A unique zodiac settle designed by William Burges is currently subject to a temporary export bar put in place by Culture Minister Ed Vaizey, following a recommendation from the Reviewing Committee on the Sale of Works of Art and Objects of Cultural Interest. The export bar expires on 20 December 2010.
Following the decision, Cecil Higgins Art Gallery & Bedford Museum has been identified as the most appropriate UK institution to mount a fundraising campaign to raise the £800,000 necessary to acquire the settle and save it for the nation.
The settle (1869-70) is an ornate seat or bench that combines the form of an Italian Renaissance day-bed with a castellated canopy inspired by the English Gothic. It is made from painted, stencilled and gilded wood, decorated with rock crystal and slips of vellum. The central panel, painted by Burges’ collaborator Henry Stacey Marks, features the sun on a throne, surrounded by the dancing signs of the zodiac, while other panels show the Planets as musicians and female figures.
Designed by Burges for his own use, the settle was firstly in his rooms on Buckingham Street off the Strand in London, and later moved to Tower House, the gothic residence Burges built for himself in Holland Park. Tower House has been described as one of the most important architect’s houses of the 19th century. Burges left hundreds of drawings of Tower House showing his plans for the interior design schemes. These show that the zodiac settle was placed in the Drawing Room, decorated on the theme of love, from which Burges intended to completely remove chairs. Unlike other pieces of his painted furniture, such as cabinets and bookcases, the settle was an experiment in form and design that was never repeated in any of his later furniture commissions.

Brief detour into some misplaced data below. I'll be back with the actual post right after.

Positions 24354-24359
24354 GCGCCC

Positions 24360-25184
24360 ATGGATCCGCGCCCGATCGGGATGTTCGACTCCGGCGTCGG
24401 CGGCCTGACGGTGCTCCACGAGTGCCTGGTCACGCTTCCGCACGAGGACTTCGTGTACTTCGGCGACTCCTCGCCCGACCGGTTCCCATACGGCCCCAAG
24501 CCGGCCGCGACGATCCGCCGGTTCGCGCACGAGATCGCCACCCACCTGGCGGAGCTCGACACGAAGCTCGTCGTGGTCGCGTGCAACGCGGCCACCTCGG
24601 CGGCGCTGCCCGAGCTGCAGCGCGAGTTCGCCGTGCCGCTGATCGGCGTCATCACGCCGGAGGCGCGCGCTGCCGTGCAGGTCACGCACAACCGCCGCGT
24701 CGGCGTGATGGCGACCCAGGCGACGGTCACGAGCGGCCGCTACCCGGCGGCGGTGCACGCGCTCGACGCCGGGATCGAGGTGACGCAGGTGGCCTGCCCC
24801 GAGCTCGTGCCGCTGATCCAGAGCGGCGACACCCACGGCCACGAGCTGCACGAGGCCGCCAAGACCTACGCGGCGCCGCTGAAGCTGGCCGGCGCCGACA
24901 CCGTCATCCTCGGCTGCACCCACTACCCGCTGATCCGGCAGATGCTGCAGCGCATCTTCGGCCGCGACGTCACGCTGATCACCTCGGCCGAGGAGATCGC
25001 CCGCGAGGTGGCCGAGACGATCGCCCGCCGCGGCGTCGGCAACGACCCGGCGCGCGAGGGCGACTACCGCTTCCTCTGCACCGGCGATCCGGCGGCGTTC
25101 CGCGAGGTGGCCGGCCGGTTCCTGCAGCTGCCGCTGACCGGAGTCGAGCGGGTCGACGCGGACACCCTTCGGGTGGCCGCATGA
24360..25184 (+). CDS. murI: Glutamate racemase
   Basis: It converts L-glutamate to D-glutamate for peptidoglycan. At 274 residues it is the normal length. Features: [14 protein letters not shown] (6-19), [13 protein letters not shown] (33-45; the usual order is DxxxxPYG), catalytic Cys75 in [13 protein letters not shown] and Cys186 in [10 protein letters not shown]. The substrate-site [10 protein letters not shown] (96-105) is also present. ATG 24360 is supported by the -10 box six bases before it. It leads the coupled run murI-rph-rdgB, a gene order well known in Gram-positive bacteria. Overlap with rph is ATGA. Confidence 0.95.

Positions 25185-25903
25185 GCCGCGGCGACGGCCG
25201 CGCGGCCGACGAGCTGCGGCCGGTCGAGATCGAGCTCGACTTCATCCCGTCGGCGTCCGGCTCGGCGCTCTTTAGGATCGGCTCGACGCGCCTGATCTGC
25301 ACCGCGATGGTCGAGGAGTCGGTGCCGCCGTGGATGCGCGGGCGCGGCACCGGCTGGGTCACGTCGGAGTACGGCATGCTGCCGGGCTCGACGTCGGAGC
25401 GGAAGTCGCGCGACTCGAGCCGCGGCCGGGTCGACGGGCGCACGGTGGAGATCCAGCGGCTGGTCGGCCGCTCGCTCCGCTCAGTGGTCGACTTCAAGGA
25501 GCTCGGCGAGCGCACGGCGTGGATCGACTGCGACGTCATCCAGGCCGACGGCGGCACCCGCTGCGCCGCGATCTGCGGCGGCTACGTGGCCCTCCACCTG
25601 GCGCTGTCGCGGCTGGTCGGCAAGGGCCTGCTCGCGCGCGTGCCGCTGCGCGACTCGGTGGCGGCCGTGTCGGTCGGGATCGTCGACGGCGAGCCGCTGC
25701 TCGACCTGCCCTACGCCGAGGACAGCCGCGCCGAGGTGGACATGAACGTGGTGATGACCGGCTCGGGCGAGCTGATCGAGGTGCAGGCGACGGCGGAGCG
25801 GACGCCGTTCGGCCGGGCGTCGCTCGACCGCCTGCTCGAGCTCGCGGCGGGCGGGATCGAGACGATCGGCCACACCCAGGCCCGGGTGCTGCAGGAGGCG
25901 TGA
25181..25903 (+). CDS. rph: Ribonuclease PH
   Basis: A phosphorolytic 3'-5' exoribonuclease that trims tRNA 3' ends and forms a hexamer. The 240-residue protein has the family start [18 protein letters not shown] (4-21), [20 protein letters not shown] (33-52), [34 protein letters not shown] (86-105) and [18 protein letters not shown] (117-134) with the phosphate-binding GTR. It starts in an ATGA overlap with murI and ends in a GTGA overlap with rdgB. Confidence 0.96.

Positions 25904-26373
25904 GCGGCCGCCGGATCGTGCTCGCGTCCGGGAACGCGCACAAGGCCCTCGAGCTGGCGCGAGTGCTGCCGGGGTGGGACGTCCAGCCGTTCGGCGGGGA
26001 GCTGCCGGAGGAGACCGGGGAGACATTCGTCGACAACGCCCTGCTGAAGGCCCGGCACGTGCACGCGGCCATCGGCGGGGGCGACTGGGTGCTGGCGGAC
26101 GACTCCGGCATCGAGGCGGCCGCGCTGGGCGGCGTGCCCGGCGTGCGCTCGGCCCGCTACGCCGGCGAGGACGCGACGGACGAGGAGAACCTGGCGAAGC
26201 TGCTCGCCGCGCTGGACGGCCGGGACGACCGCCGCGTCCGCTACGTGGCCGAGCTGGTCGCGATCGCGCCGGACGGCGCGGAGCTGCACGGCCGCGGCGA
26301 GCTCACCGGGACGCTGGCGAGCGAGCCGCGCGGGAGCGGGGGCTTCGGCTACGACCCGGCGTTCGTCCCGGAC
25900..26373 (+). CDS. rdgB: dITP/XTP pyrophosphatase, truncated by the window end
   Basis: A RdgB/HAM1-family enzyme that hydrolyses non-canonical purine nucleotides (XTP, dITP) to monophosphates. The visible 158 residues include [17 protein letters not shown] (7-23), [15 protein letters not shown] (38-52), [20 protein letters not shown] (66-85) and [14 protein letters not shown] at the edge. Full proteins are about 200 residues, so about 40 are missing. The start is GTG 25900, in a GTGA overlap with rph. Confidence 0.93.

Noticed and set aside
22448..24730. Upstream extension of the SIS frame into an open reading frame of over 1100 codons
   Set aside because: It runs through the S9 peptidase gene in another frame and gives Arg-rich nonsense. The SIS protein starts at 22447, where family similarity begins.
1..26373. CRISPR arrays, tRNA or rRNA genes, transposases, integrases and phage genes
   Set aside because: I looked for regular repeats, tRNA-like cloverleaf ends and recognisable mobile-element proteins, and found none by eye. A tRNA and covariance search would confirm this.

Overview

If we were succesful in acquiring the settle, it would be the perfect addition to the collection of work by Burges already held here. The collection includes the Sleeping Beauty Bed, the Narcissus Washstand and a dressing table, all from Burges’ own bedroom, as well as a pair of cabinet doors, a wardrobe and a zodiac-themed bookcase. The collection also includes a tulip vase, a decorative silver decanter, a set of knives and forks, an enamelled silver bracelet, and a set of 30 zodiac-themed tiles. The settle would form a central piece of the new Gothic Revival Gallery proposed in our redevelopment plans.
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